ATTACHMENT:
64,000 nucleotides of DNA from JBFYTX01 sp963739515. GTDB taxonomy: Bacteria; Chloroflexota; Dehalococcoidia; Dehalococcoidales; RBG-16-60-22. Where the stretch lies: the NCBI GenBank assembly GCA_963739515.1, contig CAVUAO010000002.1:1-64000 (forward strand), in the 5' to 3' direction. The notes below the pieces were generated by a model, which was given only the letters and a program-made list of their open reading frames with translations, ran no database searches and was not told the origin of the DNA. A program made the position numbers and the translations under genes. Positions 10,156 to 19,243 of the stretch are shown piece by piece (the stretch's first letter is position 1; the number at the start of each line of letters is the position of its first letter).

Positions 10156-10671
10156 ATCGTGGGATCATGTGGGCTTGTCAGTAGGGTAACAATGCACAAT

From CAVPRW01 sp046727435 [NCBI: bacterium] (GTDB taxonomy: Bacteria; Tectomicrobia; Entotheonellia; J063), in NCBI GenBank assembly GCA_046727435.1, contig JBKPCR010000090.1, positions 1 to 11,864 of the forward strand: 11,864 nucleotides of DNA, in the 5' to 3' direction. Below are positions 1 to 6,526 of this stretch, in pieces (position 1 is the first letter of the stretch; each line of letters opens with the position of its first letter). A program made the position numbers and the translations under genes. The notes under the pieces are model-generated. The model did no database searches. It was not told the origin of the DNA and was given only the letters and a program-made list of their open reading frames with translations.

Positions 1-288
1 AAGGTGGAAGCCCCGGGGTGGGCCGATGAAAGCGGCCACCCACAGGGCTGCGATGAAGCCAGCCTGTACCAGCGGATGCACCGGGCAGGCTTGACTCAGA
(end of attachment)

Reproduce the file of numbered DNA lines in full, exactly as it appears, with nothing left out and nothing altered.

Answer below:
64,000 nucleotides of DNA from JBFYTX01 sp963739515. GTDB taxonomy: Bacteria; Chloroflexota; Dehalococcoidia; Dehalococcoidales; RBG-16-60-22. Where the stretch lies: the NCBI GenBank assembly GCA_963739515.1, contig CAVUAO010000002.1:1-64000 (forward strand), in the 5' to 3' direction. The notes below the pieces were generated by a model, which was given only the letters and a program-made list of their open reading frames with translations, ran no database searches and was not told the origin of the DNA. A program made the position numbers and the translations under genes. Positions 10,156 to 19,243 of the stretch are shown piece by piece (the stretch's first letter is position 1; the number at the start of each line of letters is the position of its first letter).

Positions 10156-10671
10156 ATCGTGGGATCATGTGGGCTTGTCAGTAGGGTAACAATGCACAAT

From CAVPRW01 sp046727435 [NCBI: bacterium] (GTDB taxonomy: Bacteria; Tectomicrobia; Entotheonellia; J063), in NCBI GenBank assembly GCA_046727435.1, contig JBKPCR010000090.1, positions 1 to 11,864 of the forward strand: 11,864 nucleotides of DNA, in the 5' to 3' direction. Below are positions 1 to 6,526 of this stretch, in pieces (position 1 is the first letter of the stretch; each line of letters opens with the position of its first letter). A program made the position numbers and the translations under genes. The notes under the pieces are model-generated. The model did no database searches. It was not told the origin of the DNA and was given only the letters and a program-made list of their open reading frames with translations.

Positions 1-288
1 AAGGTGGAAGCCCCGGGGTGGGCCGATGAAAGCGGCCACCCACAGGGCTGCGATGAAGCCAGCCTGTACCAGCGGATGCACCGGGCAGGCTTGACTCAGA